Photo credit: Infidelic Flickr stream (creative commons licence)

Tuesday, August 11, 2009

The oppostion's rival carbon plan: greener, cheaper, smarter?

Malcolm Turnbull yesterday released an alternative carbon plan: "greener, cheaper, smarter". Sounds great. And finally some opposition policy on climate change. Well, not quite. The plan is a report by economic consultants 'Frontier Economics' commissioned by the oppostion and independent Senator Nic Xenophon. And it seems that it's largely a rehash of previous submissions that Frontier made both to the Garnaut review and government's green paper, on behalf of electricity generators.

So in terms of opposition policy announcements, this one's a whimper rather than a bang. They could have pretty much randomly selected any submission made to the Garnaut review or green paper and said "Here's a great idea, why doesn't the government negotiate with us and listen to alternative views like this? Not that it's Coalition policy. We haven't decided what we think of this yet".

But it promises really big things: twice the emissions reduction of the government's proposed carbon pollution reduction scheme at less than two-thirds the cost. Wow, the CPRS must have left some whopping great low-hanging fruit unpicked for those numbers to stack up.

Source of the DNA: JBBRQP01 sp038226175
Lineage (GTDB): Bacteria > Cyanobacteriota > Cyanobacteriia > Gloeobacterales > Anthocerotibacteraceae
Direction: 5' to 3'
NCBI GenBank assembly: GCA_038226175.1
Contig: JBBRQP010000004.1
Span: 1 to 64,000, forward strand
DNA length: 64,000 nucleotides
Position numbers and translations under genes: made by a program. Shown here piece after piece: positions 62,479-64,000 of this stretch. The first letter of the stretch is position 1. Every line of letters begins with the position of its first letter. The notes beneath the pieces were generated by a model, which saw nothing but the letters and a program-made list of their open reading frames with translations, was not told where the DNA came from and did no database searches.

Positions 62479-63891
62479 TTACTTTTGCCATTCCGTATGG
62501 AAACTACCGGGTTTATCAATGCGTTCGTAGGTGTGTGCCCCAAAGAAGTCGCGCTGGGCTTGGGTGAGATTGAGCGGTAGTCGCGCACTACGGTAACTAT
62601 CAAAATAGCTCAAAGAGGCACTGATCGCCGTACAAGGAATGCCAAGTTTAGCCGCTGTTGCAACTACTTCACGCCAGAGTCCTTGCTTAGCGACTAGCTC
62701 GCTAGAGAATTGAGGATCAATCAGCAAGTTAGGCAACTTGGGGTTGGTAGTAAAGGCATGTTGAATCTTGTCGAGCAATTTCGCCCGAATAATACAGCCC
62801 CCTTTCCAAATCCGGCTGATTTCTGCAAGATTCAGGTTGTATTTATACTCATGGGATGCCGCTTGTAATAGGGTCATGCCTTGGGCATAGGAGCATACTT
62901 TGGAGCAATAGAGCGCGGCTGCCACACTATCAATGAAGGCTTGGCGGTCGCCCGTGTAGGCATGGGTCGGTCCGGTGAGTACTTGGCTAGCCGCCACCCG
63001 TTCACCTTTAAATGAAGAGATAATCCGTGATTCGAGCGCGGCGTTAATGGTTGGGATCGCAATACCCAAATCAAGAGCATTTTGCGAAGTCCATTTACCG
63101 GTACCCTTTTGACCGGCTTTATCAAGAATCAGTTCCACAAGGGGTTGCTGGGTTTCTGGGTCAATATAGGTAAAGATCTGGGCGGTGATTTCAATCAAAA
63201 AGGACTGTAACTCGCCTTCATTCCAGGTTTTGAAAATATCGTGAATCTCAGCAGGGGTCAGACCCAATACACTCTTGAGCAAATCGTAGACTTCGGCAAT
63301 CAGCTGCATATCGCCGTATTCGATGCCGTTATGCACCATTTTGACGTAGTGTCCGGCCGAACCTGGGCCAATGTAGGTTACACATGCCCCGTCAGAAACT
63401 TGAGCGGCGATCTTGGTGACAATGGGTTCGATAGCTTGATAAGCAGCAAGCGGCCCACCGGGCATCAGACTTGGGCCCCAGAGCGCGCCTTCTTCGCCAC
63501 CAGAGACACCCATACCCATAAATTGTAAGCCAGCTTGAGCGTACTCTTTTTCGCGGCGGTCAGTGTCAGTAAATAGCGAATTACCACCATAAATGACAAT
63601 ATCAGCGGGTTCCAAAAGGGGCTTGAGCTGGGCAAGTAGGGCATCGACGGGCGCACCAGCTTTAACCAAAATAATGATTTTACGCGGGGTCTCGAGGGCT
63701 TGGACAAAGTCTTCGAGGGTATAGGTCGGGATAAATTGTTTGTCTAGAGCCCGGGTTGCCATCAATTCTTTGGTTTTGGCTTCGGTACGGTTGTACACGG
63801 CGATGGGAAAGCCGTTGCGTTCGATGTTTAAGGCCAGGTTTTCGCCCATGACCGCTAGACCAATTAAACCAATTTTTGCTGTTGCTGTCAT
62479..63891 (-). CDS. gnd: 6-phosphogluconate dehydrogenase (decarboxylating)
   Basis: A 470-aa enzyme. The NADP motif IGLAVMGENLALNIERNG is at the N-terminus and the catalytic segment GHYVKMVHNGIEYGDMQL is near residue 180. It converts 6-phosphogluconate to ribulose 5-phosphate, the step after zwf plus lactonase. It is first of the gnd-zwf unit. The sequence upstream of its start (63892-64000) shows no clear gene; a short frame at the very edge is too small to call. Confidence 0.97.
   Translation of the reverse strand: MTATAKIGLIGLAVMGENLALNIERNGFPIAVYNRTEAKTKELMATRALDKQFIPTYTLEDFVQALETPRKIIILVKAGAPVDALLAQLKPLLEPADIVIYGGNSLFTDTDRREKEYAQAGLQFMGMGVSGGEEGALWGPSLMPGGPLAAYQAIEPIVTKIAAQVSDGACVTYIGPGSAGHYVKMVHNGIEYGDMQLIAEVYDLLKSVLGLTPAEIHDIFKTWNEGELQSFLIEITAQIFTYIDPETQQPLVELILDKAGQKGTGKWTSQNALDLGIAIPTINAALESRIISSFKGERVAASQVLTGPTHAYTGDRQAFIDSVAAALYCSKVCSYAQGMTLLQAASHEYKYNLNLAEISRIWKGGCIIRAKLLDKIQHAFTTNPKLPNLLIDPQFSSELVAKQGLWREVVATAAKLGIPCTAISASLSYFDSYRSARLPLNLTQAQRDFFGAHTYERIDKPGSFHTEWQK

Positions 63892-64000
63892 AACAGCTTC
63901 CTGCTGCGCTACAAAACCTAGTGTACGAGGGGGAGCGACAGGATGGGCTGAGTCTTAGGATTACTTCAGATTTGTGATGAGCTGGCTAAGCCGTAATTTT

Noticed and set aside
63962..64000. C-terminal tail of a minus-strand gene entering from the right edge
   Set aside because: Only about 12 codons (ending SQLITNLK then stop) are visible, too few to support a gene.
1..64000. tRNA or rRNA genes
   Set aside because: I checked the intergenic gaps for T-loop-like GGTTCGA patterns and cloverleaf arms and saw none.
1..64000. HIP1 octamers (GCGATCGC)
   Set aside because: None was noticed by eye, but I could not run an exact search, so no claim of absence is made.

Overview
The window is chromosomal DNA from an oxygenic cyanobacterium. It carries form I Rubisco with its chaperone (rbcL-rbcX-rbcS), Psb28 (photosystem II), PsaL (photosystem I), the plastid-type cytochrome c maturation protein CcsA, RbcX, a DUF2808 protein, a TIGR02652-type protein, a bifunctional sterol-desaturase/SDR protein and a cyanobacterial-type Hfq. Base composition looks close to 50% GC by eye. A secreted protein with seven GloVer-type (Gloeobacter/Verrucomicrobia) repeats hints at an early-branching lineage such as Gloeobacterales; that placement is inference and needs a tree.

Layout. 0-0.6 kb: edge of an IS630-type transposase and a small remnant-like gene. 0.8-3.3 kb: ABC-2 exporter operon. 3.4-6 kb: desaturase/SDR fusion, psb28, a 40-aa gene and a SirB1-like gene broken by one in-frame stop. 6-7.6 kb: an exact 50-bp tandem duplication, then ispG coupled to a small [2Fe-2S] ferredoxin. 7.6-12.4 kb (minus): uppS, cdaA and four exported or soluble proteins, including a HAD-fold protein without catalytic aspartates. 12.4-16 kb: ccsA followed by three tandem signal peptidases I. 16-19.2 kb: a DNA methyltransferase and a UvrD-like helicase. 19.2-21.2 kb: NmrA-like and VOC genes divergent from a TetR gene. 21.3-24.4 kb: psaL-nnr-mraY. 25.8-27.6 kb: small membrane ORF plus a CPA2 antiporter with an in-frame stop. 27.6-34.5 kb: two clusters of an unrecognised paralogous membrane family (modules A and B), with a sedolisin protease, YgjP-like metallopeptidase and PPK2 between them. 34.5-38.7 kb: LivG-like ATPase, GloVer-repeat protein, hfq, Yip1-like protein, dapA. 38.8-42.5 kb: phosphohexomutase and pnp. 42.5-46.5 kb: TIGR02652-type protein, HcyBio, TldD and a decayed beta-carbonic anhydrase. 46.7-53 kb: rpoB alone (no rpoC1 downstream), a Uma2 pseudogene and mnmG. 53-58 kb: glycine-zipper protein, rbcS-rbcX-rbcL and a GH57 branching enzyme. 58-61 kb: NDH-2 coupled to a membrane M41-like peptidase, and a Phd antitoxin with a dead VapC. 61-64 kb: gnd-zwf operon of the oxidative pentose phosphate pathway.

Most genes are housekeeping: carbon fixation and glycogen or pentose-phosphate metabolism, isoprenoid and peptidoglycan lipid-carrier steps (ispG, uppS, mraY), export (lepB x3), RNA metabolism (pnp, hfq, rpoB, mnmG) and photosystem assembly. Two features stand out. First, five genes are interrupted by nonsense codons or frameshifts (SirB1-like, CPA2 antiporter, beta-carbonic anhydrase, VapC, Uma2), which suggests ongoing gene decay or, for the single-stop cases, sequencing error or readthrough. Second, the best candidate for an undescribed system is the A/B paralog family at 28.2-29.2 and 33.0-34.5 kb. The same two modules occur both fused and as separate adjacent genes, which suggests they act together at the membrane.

Anyway, I spent last night reading it - badly, badly written as it is. There's 3 hours of my life I won't get back. At least some of the graphs were nice.

When people that really understand the economic modelling of emissions trading costs (not me) get to the bottom of this report I expect it to be thoroughly discredited or else I will learn some useful economic lessons - because I could not for the life of me see how the savings can be achieved. Because this scheme is not radically different to the CPRS; it's a minor tweak.

Very briefly, the idea is for special treatment of the electricity sector - because that's the sector affected most intensely by emissions trading. So instead of requiring electricity generators to have credits for all their emissions, they'd only require them for emissions above a 'best practice' baseline. That baseline would be progressively tightened, so rather than an immediate big electricity price rise, you get a gradual rise. As a result you get less revenue from auctioning permits but you also spend less compensating households and businesses for higher electricity prices. You also reduce the incentive for consumers to save electricity, but the report reckons this won't make much difference because consumers can only respond slowly to electricity price rises anyway: people won't go out and buy LED downlights and turn applicances off standby overnight.